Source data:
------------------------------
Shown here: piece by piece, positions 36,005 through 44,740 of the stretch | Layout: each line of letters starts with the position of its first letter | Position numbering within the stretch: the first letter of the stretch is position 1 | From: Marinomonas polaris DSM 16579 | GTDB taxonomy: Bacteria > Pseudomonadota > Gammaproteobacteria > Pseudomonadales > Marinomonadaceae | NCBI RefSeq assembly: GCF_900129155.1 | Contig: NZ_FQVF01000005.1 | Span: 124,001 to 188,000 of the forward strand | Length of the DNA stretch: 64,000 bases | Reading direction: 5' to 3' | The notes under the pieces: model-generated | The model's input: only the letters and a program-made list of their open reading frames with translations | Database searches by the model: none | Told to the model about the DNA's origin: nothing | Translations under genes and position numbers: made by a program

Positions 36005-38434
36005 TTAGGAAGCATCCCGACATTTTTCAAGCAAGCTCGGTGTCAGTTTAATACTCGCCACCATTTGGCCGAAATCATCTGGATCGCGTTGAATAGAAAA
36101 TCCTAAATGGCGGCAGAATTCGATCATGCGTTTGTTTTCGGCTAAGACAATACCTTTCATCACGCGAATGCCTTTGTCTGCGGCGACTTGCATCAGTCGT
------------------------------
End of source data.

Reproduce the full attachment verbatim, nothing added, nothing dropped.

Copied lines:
Shown here: piece by piece, positions 36,005 through 44,740 of the stretch | Layout: each line of letters starts with the position of its first letter | Position numbering within the stretch: the first letter of the stretch is position 1 | From: Marinomonas polaris DSM 16579 | GTDB taxonomy: Bacteria > Pseudomonadota > Gammaproteobacteria > Pseudomonadales > Marinomonadaceae | NCBI RefSeq assembly: GCF_900129155.1 | Contig: NZ_FQVF01000005.1 | Span: 124,001 to 188,000 of the forward strand | Length of the DNA stretch: 64,000 bases | Reading direction: 5' to 3' | The notes under the pieces: model-generated | The model's input: only the letters and a program-made list of their open reading frames with translations | Database searches by the model: none | Told to the model about the DNA's origin: nothing | Translations under genes and position numbers: made by a program

Positions 36005-38434
36005 TTAGGAAGCATCCCGACATTTTTCAAGCAAGCTCGGTGTCAGTTTAATACTCGCCACCATTTGGCCGAAATCATCTGGATCGCGTTGAATAGAAAA
36101 TCCTAAATGGCGGCAGAATTCGATCATGCGTTTGTTTTCGGCTAAGACAATACCTTTCATCACGCGAATGCCTTTGTCTGCGGCGACTTGCATCAGTCGT